Destructive Impact of the West Berkeley Bowl By JOHN CURL

Friday December 10, 2004

The West Berkeley Bowl supermarket, proposed for Ninth Street near Ashby, is on a very fast track. It is double the size of the University Avenue Andronico’s. According to industry standards, a supermarket that size is expected to generate more than 51,000 cars per week. That level of traffic would put an enormous strain on an already stressed system, and would transform the area, hampering industries, damaging the mixed residential neighborhood, and gridlocking commuters.  

The project will come before the planning commission at a “special” meeting on at 7 p.m. Wednesday, Dec. 15 at the West Berkeley Senior Center, 1900 Sixth St. (at Hearst). You wouldn’t know that from the notice on the city website, which states only that they will post the agenda of the meeting just five days in advance. That the city has quietly scheduled it right in the heart of the holiday chaos, when everybody is preoccupied, indicates that they want to minimize public scrutiny. 

This story started decades ago. Drive down Dwight below San Pablo and turn south on any local street before Seventh Street. You will find yourself in a neighborhood that looks basically industrial. On closer examination you’ll discover a thriving mix of industries, artisans, artists, creative start-ups, residents, recyclers, homes, schools, restaurants, almost anything you can imagine. It is a very fertile place. Most locals love the neighborhood. The atmosphere is relaxed and the scale is human. It is a good place to walk. 

The main ingredient almost all agree is needed, is a neighborhood supermarket. In 1993 this desire was written into the West Berkeley Plan. Three years later, developers proposed putting a big Lucky’s store in almost the same location as the Bowl, but community opposition quashed it in the bud. What the community wanted was a small supermarket, not a big box that would turn the area into a commercial zone. Years passed. Then when the Bowl made their first proposal, for a 27,000-square-foot neighborhood market, it sounded perfect, and the community expressed almost universal support. But suddenly they doubled the size to 55,000 square feet, and were proposing a big box catering to regional traffic, along with a warehouse and offices totaling over 92,000 square feet. Nonetheless, it was still the Bowl, maybe a little tainted by their recent attempts to bust the union, but some rough edges are understandable for a family business seguewaying up to the big leagues, no? It was still a community icon, offering the best produce anywhere.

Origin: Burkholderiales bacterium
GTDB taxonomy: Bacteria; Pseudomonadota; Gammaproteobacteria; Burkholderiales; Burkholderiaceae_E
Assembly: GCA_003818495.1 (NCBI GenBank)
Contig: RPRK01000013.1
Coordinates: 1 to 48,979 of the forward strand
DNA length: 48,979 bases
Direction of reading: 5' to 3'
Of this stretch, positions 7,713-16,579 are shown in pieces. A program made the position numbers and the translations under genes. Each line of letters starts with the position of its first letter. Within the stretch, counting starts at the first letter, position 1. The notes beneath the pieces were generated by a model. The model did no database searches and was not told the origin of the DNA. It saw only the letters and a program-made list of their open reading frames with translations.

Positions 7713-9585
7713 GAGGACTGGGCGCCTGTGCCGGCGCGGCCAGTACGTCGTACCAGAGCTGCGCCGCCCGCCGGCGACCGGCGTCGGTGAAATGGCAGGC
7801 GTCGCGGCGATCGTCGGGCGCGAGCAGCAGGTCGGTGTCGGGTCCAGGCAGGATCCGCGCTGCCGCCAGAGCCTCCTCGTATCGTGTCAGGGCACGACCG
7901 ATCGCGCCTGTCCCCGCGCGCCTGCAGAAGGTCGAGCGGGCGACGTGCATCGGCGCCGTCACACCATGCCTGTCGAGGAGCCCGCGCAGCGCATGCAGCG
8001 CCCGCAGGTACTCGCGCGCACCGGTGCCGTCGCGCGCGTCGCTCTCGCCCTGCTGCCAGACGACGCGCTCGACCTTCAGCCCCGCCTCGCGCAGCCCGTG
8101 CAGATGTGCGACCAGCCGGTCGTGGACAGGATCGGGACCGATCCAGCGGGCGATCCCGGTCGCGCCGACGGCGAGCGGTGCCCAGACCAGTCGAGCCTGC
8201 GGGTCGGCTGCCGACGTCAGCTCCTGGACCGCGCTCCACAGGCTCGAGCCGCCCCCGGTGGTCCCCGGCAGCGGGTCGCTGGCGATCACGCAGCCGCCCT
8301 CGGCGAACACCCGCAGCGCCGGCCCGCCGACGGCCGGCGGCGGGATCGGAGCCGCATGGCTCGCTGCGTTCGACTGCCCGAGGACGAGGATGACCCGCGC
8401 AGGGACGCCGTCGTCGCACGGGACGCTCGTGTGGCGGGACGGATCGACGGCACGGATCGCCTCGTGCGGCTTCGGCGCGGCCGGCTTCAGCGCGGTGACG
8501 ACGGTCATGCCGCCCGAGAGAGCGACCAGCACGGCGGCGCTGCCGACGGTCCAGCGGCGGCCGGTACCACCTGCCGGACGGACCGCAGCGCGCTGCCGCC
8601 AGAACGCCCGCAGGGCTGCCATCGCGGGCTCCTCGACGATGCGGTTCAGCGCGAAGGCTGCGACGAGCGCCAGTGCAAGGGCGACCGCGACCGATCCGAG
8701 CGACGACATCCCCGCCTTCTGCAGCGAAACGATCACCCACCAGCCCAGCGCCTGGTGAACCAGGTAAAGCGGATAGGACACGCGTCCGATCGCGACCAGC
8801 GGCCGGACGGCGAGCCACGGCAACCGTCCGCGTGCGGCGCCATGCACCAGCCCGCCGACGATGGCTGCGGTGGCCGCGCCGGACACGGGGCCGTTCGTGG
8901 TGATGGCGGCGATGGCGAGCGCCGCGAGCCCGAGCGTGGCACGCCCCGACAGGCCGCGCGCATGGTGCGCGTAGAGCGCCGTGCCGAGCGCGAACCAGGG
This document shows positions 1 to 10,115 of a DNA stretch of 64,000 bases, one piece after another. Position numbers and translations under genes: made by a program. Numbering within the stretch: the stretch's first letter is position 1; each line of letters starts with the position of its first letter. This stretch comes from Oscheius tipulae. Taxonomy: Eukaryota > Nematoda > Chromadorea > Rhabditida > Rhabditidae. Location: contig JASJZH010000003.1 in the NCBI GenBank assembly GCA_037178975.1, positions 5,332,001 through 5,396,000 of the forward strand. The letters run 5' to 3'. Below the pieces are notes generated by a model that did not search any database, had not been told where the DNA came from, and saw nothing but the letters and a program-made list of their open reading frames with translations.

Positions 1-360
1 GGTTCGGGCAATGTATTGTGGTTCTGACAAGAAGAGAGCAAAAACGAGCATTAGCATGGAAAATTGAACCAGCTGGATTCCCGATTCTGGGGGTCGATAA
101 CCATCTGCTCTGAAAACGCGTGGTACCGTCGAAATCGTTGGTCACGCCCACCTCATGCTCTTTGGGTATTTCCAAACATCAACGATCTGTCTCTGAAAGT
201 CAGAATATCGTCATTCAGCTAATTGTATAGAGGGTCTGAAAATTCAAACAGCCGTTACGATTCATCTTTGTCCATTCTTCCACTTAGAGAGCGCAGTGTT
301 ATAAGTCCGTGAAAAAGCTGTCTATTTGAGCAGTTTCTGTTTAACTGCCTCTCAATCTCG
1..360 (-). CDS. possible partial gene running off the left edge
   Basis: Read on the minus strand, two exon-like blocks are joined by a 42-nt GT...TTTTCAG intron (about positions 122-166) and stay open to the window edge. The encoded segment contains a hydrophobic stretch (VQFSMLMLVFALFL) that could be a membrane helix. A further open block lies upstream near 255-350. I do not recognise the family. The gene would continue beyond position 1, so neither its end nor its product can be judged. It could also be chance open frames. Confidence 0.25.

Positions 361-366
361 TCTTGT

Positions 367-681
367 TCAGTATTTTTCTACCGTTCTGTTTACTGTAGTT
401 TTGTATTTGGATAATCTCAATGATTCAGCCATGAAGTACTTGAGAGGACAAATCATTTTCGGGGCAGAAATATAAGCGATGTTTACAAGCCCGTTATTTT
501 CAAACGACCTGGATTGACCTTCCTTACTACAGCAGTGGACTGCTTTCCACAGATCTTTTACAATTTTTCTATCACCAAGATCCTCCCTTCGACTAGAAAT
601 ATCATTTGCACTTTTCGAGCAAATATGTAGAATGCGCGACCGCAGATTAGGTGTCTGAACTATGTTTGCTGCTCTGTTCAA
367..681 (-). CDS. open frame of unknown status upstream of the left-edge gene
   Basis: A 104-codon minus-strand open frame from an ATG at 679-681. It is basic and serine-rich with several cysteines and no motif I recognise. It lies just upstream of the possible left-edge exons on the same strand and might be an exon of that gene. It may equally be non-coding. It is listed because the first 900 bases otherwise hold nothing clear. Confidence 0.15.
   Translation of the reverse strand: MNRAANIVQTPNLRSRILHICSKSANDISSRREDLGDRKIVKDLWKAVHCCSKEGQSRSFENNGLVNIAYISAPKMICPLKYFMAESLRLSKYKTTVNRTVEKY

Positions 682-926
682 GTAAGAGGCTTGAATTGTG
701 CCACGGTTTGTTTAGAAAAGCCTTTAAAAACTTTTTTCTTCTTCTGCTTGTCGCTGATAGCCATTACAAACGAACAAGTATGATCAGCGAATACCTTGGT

Well, the joke is that the Bowl—if built—will probably wind up being Lucky’s after all. The buzz has it that the family just plans to get the West Bowl started, then after a few years will cash out. The Bowl gets the use permit that Lucky’s was denied, th en we get Lucky’s through the back door. This is shaping up as a remake of the Reel Store transmogrifying into Hollywood Video.